The brain is greater than…

“I like nonsense; it wakes up the brain cells”  — Dr. Seuss  

The phenomenon section of the Smithsonian Magazine July/August 2012 was the “Mind”. There were a few discussions about brain and mind. One article that I found interesting was by Laura Helmuth– “The brain is greater than the sum of its parts”:

  • 100 number, in billions, of neurons in a human brain
  • 100 estimated number, in terabytes of information it can store (1 terabyte is 1 trillion short scale bytes, or 1000 gigabytes.)
  • 1 number, in Terabytes, of information a typical desktop computer it can store
  • 2 % of the body’s weight represented by the brain
  • 20% of the body’s energy used by the brain

Despite the fact that different ways of thinking can be a great advantage for us, often, we choose to associate with the ones who think the same as we do. And, we tend to think others are not as smart as we are if they don’t see what we see. Temple Gradin concluded in her article:

“I used to think that stupidity was the cause of people not being able to see things that were obvious to me. Today I realize it was not stupidity; it is just a different way of thinking.”

Last but not the least, in the “Wise Up” article, Helen Fields shared a couple of interesting research findings about managing emotions.

  • Researchers at Stony Brook University found that People over 50 were happier overall, with anger declining steadily from the 20s through 70s and stress falling off a cliff in the 50s.
  • Laura Carstensen, Stanford, studies people ages 18 to 94 for a decade and found that they (older people) got happier and their emotions bounced around less.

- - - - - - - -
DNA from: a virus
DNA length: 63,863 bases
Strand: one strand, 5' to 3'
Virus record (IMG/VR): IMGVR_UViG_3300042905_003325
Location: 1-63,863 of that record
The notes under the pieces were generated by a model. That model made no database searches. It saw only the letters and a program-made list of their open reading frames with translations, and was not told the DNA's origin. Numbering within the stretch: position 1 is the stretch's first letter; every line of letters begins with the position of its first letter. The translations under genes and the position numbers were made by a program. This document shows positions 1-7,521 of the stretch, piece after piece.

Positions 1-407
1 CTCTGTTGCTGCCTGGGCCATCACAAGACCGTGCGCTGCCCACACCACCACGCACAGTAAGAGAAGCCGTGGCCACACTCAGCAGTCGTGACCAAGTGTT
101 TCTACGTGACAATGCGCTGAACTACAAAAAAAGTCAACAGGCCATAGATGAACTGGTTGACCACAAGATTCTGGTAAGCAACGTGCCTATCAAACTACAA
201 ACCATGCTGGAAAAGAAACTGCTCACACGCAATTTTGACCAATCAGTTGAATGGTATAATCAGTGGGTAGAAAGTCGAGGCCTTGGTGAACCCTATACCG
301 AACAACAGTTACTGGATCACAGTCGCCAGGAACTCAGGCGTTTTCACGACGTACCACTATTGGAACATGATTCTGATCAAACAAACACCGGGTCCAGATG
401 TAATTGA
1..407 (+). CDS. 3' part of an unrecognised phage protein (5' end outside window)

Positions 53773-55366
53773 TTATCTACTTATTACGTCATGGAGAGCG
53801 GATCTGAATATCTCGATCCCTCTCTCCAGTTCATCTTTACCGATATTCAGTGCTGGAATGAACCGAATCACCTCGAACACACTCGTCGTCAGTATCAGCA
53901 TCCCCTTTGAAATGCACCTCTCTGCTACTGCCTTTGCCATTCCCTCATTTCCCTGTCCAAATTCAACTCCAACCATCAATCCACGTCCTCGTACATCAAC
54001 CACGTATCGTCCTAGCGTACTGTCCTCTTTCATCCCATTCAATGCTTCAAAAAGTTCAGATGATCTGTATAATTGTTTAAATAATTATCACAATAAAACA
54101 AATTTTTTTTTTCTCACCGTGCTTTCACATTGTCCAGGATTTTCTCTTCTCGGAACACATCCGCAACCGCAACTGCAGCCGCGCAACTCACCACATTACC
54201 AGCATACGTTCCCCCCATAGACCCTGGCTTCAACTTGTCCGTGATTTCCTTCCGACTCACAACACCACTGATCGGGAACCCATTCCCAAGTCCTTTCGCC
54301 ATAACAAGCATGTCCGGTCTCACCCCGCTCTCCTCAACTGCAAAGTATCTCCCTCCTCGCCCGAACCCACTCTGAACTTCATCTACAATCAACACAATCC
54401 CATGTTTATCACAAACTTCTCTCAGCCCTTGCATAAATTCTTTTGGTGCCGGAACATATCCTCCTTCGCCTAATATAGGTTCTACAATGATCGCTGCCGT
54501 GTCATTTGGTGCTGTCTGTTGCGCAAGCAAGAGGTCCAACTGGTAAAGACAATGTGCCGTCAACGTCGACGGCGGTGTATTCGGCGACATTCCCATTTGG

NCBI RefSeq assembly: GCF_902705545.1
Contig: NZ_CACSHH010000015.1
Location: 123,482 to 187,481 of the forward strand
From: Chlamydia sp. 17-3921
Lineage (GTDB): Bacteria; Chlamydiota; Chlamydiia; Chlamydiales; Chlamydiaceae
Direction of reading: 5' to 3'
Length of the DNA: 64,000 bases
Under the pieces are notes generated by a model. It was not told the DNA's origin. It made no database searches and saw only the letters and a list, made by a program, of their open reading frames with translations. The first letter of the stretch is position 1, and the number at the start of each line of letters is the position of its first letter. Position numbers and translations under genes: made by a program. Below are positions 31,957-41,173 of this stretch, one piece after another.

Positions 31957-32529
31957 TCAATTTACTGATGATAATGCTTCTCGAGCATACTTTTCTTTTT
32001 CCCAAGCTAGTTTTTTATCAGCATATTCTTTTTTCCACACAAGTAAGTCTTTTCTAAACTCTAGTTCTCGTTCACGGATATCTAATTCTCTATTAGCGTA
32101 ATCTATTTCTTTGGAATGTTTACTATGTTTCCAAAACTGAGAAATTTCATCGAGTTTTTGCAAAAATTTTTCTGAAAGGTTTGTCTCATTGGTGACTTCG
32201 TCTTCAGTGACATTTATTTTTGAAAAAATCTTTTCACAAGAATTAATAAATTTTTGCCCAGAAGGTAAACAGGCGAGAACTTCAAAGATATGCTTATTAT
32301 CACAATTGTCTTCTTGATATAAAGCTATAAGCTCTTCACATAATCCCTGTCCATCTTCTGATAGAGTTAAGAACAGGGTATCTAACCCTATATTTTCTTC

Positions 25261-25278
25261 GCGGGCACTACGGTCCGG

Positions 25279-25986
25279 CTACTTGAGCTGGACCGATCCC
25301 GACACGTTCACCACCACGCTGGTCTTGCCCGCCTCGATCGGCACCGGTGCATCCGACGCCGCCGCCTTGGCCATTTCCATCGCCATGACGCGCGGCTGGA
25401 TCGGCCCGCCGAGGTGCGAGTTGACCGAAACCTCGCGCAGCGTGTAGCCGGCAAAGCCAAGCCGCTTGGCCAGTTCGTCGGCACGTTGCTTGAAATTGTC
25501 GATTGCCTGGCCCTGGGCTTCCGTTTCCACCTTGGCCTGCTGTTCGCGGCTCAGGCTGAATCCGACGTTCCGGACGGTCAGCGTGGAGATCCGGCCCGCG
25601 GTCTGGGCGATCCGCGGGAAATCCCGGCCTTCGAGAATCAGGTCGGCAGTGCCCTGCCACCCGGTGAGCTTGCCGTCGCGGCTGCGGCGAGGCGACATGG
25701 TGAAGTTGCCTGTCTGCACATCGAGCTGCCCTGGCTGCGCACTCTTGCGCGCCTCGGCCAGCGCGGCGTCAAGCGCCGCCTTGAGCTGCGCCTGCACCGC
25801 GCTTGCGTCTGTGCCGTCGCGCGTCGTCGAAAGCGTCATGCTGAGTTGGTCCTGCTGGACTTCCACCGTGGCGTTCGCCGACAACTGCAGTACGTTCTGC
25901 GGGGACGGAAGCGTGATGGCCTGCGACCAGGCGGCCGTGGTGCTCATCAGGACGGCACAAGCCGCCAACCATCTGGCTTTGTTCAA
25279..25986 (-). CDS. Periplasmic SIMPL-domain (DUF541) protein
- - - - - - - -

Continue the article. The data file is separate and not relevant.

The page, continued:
That’s all for now. Hope you find the summary interesting.

For more, please take a look of the Smithsonian Magazine July/August 2012 issue or find a copy in your local library.

18 thoughts on “The brain is greater than…

  1. Hi Amy; Interesting post. I think older people are happier because they desided somewhere along the road that it is better to be happy with what you have instead of obsess over what you don’t. Younger people are still reaching for that brass ring…LOVE that Seuss quote!


  2. Like you to better understand how it works. If you read my story about being mostly deaf until the age of 10, it starts there. I really did live in books so I comprehended much early on (lots of books in my home growing up). Because I was incorrectly viewed as ‘simple minded’ until I was able to hear and correct speech patterns, it shaped my perception of myself. Several IQ tests as a teenager revealed I had been blessed with a healthy dose of intelligence, and so I became very curious about better understanding who I am and others also. I’ve never stopped being curious about the workings of the brain Amy. I find it singularly fascinating! Penny 🙂


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